Cysts may be small, although as in the example on a patient’s ear lobe, they are able to grow and/or become infected.
A skin cyst is a fluid filled lump beneath your skin. They can be referred to as sebaceous cysts, although this should only describe a less common type of cyst, which is filled with the oily liquid secreted by sebaceous glands.
Most cysts fall into two types, epidermoid and pilar. Both form a closed sac containing what can look like toothpaste, or soft cheese, perhaps more liquid. This is derived from keratin, the material which makes our hair, nails and the skin’s outer layer.
Keratin bearing cells normally move through the skin to be shed but can instead go deeper and multiply, forming a sac, into which they secrete keratin.
Epidermoid cysts arise from epidermal (outer layer of the skin) cells and are the most common type, appearing on the face, neck, genitals, or trunk. Pilar cysts come from cells found in the roots of hairs and appear in related areas, including the scalp.
Symptoms & Diagnosis
Skin cysts can vary from pea sized to much larger, dome shaped bumps, generally white, or yellow. They are not normally painful but may redden and become sore if they are infected. A foul smell from any pus coming out also suggests infection.
In most cases, a consultant at our London clinic will be able to diagnose a cyst visually. There can be a need for a biopsy, or a scan for very large cysts but either are quite rare. Accurate diagnosis is however important, as cysts look similar to boils, or abscesses.
A cyst can ultimately cause an abscess in a few cases, or become infected in its own right. This aspect is considered, along with your medical history, or related issues within your family. Cysts can be hereditary, or a symptom of Gardner, or Gorlin Syndrome.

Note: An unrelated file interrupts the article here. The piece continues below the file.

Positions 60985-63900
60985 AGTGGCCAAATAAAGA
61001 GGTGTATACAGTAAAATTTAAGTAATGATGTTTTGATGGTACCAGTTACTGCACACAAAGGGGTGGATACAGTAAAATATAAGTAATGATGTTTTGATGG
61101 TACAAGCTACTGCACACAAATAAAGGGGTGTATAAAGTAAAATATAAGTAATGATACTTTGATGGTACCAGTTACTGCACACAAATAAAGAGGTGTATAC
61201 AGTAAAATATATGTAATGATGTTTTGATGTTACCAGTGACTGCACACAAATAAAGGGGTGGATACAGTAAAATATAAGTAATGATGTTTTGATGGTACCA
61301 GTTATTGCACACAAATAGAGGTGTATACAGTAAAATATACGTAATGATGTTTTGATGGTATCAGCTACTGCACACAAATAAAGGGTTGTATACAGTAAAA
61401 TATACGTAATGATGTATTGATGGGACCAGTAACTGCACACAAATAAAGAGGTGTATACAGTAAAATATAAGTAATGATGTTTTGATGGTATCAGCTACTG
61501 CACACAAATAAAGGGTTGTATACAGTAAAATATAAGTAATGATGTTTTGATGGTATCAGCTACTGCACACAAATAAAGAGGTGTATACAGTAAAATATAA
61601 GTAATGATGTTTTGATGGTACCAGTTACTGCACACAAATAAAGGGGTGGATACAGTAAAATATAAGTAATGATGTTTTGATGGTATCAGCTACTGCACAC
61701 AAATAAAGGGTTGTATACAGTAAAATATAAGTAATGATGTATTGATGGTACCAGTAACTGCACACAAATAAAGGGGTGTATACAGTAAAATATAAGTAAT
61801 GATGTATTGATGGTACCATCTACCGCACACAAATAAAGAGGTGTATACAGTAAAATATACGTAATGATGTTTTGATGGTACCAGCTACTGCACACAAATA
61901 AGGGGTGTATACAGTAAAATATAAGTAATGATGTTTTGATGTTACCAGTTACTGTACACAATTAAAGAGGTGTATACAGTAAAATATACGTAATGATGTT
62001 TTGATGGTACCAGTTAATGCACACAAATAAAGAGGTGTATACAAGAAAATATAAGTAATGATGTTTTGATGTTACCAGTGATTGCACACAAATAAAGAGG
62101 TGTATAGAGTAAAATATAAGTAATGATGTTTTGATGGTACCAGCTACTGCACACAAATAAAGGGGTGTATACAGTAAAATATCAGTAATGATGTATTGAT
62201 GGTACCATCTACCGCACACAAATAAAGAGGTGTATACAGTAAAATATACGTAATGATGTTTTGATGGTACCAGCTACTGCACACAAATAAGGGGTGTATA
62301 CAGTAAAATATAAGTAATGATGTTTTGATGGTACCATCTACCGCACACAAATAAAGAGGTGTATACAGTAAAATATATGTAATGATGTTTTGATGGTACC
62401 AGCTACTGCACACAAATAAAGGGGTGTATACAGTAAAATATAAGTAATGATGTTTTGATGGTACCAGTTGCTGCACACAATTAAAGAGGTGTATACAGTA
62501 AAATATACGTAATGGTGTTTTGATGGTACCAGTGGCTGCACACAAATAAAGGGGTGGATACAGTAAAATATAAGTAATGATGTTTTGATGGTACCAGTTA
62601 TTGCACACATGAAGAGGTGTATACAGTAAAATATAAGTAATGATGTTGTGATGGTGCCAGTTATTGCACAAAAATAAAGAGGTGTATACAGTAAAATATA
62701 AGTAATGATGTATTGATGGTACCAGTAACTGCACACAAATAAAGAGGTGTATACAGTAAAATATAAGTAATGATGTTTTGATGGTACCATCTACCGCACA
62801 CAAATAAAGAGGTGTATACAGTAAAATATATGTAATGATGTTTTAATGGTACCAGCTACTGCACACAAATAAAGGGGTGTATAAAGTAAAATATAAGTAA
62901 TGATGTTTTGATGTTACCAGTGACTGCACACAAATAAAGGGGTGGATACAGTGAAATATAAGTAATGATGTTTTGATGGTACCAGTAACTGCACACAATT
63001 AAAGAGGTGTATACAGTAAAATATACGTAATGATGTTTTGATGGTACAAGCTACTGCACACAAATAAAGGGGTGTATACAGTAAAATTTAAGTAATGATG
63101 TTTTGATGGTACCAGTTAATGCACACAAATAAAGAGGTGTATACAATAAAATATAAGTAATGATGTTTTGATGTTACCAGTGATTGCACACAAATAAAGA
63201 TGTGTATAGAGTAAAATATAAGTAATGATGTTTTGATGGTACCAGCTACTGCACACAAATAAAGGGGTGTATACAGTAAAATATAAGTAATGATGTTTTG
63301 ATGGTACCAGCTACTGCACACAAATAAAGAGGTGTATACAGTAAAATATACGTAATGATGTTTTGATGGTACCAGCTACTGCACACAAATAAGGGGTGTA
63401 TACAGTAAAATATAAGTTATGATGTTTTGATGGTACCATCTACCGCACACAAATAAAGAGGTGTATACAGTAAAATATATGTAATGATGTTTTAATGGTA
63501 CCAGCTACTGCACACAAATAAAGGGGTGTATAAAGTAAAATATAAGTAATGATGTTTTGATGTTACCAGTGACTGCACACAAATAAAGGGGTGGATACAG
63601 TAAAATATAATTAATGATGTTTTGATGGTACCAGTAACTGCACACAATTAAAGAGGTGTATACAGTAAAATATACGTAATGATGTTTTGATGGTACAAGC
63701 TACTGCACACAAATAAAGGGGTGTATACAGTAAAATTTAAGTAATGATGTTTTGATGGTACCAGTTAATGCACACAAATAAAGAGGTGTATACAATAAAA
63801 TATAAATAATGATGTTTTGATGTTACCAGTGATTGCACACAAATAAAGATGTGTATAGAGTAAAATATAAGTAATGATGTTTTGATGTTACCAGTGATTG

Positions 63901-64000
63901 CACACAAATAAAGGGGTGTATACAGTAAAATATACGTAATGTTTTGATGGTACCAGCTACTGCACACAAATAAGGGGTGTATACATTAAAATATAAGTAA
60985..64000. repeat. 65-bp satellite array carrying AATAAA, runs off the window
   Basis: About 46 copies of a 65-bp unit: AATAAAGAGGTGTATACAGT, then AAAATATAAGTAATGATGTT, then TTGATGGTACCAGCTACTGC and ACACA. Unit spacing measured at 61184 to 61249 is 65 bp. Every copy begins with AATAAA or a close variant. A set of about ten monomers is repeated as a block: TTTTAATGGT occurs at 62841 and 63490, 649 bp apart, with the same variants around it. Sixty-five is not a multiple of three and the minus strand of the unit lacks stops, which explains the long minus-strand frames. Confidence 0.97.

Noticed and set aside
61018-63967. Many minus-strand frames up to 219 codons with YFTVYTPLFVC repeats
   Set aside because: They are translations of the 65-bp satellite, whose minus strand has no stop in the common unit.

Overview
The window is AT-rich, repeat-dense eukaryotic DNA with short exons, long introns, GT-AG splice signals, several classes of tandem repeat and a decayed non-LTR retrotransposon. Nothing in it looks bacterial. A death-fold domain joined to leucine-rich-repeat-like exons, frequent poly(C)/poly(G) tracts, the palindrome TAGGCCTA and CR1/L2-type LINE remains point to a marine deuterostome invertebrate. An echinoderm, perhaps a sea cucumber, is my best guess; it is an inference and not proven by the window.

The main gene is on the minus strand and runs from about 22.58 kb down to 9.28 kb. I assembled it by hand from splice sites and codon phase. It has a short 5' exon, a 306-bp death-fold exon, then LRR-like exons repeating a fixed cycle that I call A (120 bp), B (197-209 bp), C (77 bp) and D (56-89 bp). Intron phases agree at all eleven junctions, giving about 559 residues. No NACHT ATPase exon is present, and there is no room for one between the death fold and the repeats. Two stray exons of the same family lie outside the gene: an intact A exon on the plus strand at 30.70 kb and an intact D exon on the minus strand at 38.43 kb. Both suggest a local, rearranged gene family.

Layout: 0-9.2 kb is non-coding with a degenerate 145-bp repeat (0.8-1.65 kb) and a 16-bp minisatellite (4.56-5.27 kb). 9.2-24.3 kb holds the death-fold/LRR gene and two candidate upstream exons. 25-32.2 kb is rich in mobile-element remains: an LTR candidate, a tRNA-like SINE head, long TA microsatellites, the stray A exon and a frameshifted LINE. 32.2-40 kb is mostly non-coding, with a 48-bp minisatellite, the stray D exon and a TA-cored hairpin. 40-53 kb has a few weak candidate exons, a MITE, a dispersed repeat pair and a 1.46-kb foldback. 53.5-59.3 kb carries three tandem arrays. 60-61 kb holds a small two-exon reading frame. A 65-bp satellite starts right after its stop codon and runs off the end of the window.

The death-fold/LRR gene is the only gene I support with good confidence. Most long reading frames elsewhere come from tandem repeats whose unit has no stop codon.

Treatment For Cysts
Please do not try to burst, or drain a cyst yourself, this could cause any infection to spread and the cyst may well grow back anyway.
Whilst most cysts are not a health risk, they can be unsightly, interfere with life, catch on clothing, or become infected. Should you choose removal, this can be carried out by a consultant dermatologist under relatively mild, local anaesthetic.
The key is to remove the entire wall of the cyst, to significantly reduce the chance of this growing back. In most cases, removal can take place during one visit, although notable infection may sometimes requires two stages.
Incision and drainage, along with a course of antibiotics should clear the infection, which can make the cyst wall fragile. Once this has stabilised, ensuring the whole wall is removed becomes more practical.
After removal, any discomfort you felt from the cyst should be gone, along with the dislike of this being there. The most skilful excision can leave a scar, although this will be relatively nominal.
Whenever you find a lump of any form on your skin, you should consult a dermatologist. This may not be a cyst, even if you are fairly sure, accurate diagnosis and prompt treatment when required bring certainty.
For skin cysts, this will also bring a return to normality through quite minimal treatment. Specialist support is available at our London clinic, along with any advice you need on the treatment of a range of cysts.